Chinese Folk Art: The Small Skills of Carving Insects

Nancy Zeng Berliner, Author Little Brown and Company $50 (254p) ISBN 978-0-8212-1615-6
Much more down-to-earth than the silks and porcelain of China's royal courts, Chinese folk art embodies a living tradition that has received scant attention in the West. Berliner, who studied art at a Chinese academy, and her husband, Zeng Xiaojun, bicycled through rural villages to gather the papercuts, embroideries, shadow puppets, wood-block prints and dye-resist printed fabrics assembled in this volume. A belief in spirits and the use of symbols to bring luck, prosperity or longevity animate many of these pieces. Door gods were believed to frighten evil spirits away from a home's entrance. Golden paper money decorated with dragons was burned to propitiate gods. Artists show great sophistication in carved puppets flexible enough to turn somersaults and papercuts that won the praise of poets. This enjoyable survey unearths folk-art traditions that were eclipsed by the Cultural Revolution of the 1960s yet remain alive in China's villages. (April 7)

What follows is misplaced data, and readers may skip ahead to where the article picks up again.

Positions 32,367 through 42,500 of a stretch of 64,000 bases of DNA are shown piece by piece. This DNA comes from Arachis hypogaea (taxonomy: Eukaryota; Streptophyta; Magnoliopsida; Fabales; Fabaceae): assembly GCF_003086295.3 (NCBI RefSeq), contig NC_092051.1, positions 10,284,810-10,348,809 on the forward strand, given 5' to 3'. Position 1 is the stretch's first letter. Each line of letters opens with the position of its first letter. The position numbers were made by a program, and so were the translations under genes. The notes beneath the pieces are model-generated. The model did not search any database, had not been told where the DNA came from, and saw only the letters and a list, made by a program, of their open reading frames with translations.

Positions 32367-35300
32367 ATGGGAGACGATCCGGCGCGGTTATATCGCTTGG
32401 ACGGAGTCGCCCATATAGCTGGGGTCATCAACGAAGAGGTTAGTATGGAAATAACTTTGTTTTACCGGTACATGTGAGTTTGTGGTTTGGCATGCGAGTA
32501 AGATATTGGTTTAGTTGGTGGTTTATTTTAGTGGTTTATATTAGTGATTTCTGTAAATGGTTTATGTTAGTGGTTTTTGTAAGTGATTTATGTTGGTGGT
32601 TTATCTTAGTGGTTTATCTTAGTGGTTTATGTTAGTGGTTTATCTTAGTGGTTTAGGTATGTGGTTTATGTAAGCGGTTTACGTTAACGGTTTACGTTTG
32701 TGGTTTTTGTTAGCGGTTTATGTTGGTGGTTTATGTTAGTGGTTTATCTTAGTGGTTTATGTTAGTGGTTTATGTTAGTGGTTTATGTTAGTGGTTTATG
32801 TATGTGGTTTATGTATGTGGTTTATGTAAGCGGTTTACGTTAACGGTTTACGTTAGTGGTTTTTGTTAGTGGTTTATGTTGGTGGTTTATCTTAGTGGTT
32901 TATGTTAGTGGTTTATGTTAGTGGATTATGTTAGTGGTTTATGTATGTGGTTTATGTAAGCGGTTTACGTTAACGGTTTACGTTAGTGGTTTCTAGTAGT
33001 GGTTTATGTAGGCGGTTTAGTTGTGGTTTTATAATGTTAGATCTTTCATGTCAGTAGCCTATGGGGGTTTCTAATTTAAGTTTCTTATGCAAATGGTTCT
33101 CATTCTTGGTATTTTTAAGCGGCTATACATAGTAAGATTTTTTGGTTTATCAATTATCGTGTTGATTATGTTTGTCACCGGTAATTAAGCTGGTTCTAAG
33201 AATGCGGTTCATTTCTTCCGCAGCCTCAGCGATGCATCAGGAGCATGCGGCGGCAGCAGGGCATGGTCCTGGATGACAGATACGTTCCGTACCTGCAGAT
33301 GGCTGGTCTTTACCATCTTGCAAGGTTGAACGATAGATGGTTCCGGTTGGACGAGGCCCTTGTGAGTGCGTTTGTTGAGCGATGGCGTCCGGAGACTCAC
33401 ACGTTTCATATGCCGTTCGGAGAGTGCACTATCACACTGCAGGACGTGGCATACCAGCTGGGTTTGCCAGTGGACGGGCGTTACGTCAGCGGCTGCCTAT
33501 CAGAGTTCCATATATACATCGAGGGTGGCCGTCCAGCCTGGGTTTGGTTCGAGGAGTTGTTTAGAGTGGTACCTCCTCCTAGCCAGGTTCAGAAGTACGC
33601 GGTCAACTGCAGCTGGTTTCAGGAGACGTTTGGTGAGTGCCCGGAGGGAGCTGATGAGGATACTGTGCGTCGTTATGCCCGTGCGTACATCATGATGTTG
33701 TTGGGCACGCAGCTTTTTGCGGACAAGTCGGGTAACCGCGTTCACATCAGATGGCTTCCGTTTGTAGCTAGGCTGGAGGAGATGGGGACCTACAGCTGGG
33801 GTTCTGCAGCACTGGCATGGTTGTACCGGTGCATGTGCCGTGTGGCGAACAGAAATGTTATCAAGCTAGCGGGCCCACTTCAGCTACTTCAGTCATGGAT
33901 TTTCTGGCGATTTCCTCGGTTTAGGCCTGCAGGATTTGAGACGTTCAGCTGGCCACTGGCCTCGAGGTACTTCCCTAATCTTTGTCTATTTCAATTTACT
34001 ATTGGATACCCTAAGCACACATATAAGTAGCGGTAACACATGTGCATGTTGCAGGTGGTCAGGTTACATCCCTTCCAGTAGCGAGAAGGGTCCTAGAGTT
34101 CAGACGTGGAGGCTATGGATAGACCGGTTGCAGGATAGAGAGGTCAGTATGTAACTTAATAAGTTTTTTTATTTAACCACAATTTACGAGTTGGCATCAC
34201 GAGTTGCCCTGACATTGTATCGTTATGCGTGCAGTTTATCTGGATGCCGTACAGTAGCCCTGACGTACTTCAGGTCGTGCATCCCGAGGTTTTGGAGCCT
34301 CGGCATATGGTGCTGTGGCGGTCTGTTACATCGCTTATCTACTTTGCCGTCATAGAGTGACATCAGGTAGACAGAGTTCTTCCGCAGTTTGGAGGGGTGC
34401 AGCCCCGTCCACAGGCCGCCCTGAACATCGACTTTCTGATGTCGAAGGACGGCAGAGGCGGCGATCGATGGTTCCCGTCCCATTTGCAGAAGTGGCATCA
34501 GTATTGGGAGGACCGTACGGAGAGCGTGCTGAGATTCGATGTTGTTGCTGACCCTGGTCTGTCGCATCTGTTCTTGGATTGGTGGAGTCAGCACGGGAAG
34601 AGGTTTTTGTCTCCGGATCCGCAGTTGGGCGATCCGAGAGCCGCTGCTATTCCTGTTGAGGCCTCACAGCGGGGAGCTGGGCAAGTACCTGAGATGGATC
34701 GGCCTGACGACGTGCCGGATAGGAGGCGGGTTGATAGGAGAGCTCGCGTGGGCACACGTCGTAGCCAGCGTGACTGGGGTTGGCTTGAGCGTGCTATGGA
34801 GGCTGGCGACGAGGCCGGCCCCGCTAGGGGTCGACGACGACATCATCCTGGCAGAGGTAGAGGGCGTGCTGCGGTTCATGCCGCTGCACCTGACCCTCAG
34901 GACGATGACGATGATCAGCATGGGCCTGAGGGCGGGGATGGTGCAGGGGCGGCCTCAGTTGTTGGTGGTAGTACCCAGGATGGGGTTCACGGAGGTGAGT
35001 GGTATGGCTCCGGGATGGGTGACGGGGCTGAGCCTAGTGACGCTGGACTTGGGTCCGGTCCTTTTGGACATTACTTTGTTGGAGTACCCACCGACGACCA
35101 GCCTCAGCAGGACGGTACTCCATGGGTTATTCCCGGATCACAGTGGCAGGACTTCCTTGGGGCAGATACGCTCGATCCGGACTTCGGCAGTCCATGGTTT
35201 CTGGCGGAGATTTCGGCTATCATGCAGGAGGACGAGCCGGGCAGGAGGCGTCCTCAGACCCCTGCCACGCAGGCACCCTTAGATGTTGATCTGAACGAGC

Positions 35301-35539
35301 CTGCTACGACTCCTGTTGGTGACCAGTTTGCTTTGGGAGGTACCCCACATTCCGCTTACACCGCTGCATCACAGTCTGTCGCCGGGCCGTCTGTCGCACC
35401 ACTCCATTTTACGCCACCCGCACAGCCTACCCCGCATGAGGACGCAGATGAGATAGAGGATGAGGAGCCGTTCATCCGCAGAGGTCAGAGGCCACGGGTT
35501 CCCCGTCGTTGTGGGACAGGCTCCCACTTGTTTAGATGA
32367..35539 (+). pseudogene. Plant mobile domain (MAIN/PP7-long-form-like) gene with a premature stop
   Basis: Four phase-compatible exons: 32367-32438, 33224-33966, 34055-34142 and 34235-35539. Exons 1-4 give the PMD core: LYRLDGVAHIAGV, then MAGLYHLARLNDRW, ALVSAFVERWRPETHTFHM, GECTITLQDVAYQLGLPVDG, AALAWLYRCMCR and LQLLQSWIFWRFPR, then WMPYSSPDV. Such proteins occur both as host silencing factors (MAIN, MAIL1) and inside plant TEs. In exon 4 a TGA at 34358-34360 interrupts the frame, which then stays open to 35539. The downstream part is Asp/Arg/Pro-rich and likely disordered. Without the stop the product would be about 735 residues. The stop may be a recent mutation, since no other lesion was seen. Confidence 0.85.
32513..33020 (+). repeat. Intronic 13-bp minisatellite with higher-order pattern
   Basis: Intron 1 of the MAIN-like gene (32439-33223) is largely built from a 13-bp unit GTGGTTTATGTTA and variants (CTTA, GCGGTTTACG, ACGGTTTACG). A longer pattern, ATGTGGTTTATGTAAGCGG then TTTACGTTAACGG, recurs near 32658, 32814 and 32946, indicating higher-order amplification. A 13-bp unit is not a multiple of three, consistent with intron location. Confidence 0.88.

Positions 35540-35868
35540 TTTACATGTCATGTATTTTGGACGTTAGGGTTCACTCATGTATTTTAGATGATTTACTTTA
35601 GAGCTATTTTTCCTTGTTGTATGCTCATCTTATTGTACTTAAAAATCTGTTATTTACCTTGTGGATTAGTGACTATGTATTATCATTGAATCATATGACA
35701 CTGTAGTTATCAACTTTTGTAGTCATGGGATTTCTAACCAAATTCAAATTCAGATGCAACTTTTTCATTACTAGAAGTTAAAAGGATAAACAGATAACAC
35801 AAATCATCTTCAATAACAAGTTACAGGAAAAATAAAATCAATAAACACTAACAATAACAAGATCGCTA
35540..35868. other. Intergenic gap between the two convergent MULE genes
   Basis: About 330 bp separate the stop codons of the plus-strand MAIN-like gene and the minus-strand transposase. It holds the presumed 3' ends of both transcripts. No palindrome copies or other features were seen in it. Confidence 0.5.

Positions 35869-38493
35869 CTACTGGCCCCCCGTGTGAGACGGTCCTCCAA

Reviewed on: 01/01/1986
Release date: 01/01/1986
Genre: Nonfiction
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